Shunning the burgeoning alternative rock movement, Cul de Sac intertwined elements of surf rock, Krautrock, Middle Eastern trance and folk music, post-rock psychedelia, and avant-garde to create a unique blend that garnered immediate critical attention. Formed in the early '90s by guitarist Glenn Jones, multi-instrumentalist Robin Amos, formerly of the Girls, and Bullet La Volta drummer Chris Guttmacher, Cul de Sac released their first LP, Ecim, on the independent Northeastern label. Bassist and filmmaker Chris Fujiwara played on the release as well and became a permanent member of the band. In addition, steel guitarist and fiddler Ed Yazijian and tape manipulator/collagist Phil Milstein performed on Ecim. Dredd Foole guested on vocals, but most of Cul de Sac's material on this and later releases was instrumental. According to Jones, Yazijian left the band because they were "too loud"; he later joined Kustomized.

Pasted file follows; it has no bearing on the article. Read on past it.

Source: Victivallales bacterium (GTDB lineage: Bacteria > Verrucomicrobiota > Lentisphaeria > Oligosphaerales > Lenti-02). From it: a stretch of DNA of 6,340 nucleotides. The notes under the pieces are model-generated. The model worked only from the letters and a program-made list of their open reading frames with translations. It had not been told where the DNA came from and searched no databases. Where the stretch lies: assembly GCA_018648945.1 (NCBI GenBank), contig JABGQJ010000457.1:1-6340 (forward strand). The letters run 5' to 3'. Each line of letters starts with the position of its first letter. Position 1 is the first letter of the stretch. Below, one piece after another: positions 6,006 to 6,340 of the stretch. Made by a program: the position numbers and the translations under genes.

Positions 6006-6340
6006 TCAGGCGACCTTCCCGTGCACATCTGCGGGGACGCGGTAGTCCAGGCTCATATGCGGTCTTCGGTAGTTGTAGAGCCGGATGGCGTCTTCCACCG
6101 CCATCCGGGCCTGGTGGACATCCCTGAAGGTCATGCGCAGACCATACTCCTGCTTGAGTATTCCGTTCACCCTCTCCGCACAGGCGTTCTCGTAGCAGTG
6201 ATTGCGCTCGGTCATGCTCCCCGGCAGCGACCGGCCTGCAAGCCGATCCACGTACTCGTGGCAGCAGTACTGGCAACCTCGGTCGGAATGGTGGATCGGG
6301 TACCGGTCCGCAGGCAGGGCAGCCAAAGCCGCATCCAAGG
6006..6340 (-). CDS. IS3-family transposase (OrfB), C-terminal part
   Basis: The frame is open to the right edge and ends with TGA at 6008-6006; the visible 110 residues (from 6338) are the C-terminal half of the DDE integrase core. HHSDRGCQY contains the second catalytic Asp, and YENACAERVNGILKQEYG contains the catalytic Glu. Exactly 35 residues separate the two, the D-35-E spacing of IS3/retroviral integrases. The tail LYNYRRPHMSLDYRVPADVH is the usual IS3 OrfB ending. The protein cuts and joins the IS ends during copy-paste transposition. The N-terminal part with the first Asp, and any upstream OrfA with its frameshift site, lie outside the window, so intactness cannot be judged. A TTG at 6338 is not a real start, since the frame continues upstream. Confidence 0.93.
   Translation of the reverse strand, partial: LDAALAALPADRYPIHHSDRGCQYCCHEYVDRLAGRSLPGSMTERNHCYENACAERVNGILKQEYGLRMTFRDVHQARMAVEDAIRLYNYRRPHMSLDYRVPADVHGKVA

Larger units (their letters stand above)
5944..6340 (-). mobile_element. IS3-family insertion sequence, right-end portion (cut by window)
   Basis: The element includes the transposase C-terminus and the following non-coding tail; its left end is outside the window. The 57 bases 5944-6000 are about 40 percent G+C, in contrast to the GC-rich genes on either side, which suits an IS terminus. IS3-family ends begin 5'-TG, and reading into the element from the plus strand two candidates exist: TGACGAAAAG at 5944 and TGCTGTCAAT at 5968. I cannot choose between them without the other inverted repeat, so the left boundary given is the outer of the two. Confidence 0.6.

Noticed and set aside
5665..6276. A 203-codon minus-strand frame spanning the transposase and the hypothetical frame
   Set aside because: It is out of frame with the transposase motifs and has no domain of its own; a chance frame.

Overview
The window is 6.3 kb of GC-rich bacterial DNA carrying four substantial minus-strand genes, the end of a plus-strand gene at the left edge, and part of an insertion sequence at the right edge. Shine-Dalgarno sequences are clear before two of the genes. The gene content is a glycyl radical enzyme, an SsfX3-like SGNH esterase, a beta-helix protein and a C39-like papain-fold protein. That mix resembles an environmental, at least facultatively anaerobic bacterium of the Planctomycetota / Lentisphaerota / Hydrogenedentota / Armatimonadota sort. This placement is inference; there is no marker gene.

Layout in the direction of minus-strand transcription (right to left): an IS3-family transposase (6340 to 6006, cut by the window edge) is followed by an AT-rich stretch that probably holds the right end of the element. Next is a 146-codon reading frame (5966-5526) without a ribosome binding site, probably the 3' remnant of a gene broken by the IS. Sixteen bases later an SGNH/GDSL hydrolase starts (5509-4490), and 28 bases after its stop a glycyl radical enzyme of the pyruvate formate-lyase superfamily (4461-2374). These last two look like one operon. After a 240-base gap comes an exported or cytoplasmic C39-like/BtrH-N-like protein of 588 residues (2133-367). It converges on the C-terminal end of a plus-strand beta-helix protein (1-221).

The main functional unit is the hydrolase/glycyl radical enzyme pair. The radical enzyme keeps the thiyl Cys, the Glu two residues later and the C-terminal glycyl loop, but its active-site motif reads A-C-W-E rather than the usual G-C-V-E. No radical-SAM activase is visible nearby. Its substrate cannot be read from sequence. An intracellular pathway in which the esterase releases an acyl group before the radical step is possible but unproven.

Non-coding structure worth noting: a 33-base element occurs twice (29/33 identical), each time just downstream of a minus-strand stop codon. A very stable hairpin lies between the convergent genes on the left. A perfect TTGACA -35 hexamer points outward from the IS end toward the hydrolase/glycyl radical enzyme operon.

Early live shows were enhanced by the experimental films of Fujiwara and A.S. Hamrah, adding to the band's eclectic mystique. After a series of singles, a compilation of rehearsal jams was packaged and released as a second LP in 1995 as I Don't Want to Go to Bed, an interesting low-fi collection. Cul de Sac collaborated with the legendary John Fahey on 1996's China Gate. Three years later the group released the full-length Crashes to Light, Minutes to Its Fall. The members of Cul de Sac steadfastly oppose categorization. Their original compositions and recordings have been enhanced by instruments of their own creation, including the Contraption and the Incantor. ~ Nick Kemper